Iran warns over nuclear impasse
IAEA board will meet Thursday to discuss proposed resolution
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VIENNA, Austria (CNN) -- An Iranian official has warned European countries against "coercive" measures in the diplomatic standoff over its nuclear program as Tehran removed the U.N. watchdog agency's seals from its Isfahan nuclear processing facility.
The International Atomic Energy Agency's governing board is scheduled to meet Thursday afternoon to discuss the issue after Iran announced it would resume operations at its Isfahan uranium conversion plant.
Cyrus Nasseri, Iran's chief delegate to the watchdog agency, told CNN that European countries should "think twice" before taking any action that might be considered "coercive."
"That would be a course of action that would lead to a situation where everyone would lose," he said.
In talks Wednesday, Nasseri dropped a not-so-veiled hint that Iran could push world oil prices higher if the West tried to block its nuclear program, according to a Western diplomat who attended discussions in Vienna.
The Iranians also hinted that they could help ease -- or worsen -- trouble spots in Iraq, Afghanistan and Syria, the diplomat said.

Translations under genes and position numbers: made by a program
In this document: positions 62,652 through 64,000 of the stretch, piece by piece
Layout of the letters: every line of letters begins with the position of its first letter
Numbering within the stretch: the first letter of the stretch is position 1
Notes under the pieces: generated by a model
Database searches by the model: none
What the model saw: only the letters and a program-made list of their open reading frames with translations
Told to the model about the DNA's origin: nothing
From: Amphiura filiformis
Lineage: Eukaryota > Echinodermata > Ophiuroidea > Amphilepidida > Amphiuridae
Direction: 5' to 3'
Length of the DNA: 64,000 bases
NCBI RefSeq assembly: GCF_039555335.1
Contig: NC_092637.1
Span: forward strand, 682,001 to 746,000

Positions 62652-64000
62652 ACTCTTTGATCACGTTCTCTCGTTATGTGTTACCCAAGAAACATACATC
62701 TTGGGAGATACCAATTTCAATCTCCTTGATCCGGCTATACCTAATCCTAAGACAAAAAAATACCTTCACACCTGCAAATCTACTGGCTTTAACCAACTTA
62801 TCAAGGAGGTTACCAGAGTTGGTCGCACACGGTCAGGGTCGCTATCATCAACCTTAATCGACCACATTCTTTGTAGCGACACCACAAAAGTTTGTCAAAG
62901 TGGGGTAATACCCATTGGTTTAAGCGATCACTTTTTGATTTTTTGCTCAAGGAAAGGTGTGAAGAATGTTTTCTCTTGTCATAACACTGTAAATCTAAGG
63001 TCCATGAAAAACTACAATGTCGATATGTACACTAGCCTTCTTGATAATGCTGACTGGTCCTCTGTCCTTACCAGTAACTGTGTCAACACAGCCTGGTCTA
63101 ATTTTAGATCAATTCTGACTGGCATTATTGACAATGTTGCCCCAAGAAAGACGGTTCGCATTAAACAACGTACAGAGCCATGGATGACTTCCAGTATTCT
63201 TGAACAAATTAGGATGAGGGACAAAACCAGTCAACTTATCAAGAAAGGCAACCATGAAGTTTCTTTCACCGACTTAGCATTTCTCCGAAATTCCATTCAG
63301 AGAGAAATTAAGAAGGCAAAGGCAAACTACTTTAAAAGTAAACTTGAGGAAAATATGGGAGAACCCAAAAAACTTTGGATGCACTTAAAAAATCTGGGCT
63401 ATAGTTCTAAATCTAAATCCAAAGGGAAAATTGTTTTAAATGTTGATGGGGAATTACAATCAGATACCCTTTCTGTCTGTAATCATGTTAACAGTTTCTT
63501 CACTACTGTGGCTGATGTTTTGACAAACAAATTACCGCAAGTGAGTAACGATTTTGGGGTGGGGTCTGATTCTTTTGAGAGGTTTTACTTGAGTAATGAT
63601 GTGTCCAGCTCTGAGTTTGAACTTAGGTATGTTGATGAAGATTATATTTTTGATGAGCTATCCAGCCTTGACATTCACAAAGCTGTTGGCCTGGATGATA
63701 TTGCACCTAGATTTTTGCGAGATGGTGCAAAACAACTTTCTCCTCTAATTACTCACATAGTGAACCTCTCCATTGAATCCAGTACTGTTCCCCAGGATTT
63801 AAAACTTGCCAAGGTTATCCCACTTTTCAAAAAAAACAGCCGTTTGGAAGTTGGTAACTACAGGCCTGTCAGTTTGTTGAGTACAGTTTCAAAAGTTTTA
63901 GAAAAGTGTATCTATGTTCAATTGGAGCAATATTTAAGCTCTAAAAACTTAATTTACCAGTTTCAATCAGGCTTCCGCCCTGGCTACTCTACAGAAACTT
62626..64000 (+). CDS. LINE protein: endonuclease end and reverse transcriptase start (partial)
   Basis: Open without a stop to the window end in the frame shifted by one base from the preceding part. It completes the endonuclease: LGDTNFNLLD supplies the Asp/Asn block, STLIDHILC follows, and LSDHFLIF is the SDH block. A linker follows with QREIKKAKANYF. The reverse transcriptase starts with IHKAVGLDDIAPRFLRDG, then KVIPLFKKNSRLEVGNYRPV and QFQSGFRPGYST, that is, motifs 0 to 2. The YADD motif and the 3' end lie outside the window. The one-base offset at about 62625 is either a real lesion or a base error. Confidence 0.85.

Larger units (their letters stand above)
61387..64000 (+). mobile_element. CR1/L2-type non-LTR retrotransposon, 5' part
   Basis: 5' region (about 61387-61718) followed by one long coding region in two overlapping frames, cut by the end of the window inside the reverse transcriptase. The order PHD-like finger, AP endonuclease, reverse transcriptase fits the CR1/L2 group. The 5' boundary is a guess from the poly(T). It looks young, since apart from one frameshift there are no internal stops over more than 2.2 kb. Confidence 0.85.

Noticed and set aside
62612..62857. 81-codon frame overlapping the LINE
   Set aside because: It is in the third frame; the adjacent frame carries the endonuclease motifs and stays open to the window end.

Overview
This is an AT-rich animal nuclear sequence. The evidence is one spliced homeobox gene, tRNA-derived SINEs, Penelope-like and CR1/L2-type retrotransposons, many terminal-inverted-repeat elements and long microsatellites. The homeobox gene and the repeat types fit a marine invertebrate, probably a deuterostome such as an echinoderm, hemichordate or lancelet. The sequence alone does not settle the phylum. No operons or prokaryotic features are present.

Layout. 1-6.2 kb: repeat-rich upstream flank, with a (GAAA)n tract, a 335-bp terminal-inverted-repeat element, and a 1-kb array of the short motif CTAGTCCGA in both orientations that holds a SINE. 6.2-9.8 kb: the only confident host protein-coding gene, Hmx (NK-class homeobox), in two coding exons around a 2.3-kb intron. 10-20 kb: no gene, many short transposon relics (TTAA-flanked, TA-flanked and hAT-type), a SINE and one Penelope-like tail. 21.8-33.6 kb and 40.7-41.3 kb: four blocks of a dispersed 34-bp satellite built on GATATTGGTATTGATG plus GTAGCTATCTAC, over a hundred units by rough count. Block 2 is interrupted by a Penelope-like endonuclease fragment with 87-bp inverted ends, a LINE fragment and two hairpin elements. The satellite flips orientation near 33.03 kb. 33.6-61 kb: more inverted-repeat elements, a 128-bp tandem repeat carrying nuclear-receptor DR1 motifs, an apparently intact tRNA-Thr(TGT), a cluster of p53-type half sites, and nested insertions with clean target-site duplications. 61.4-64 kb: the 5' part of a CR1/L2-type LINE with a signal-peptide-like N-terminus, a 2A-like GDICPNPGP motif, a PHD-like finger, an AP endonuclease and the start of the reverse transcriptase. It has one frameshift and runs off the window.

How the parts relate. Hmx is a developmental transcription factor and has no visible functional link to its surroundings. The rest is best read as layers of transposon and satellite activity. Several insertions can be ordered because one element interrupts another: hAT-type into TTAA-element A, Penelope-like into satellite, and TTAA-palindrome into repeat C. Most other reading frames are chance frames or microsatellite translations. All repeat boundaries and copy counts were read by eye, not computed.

The threat came on a day when crude oil futures hit a new high of nearly $65 a barrel in trading in New York.
Iran, which has extensive oil deposits, says its nuclear program is meant to generate civilian nuclear power, but the United States and other countries have raised concerns that Tehran is concealing a nuclear weapons program.
At the United Nations, Secretary-General Kofi Annan urged Iran and European Union countries to keep talking and avoid "any steps that would lead to further escalation."
"I have indications from both sides that they are prepared to continue the search for a solution," Annan said.
He told reporters he spoke to Iran's new president, Mahmoud Ahmadinejad, to urge "restraint and continuation of dialogue."
Iranian technicians removed the IAEA seals from equipment at the Isfahan plant, opening the facility for full operation. The plant processes uranium ore, a step towards producing enriched uranium.
IAEA spokesman Mark Gwozdecky told CNN the nuclear watchdog agency would have preferred that Iran not take that step, but said the plant "is fully monitored" and does not produce enriched uranium -- which can be used in nuclear power plants or, in higher concentrations, in nuclear weapons.
Iran removed the seals on the plant only after the IAEA had an inspection team in place, Gwozdecky said.
The country's Natanz uranium enrichment facility remains frozen, and Iranian officials "have indicated it will remain that way," he said.
The IAEA's board of governors, which began holding talks Tuesday, is to meet at 3 p.m. (9 a.m. ET) Thursday to discuss a resolution on Iran's latest steps, an agency official told CNN. The official provided no details.
Iran voluntarily suspended its nuclear program in October 2003 under immense international pressure.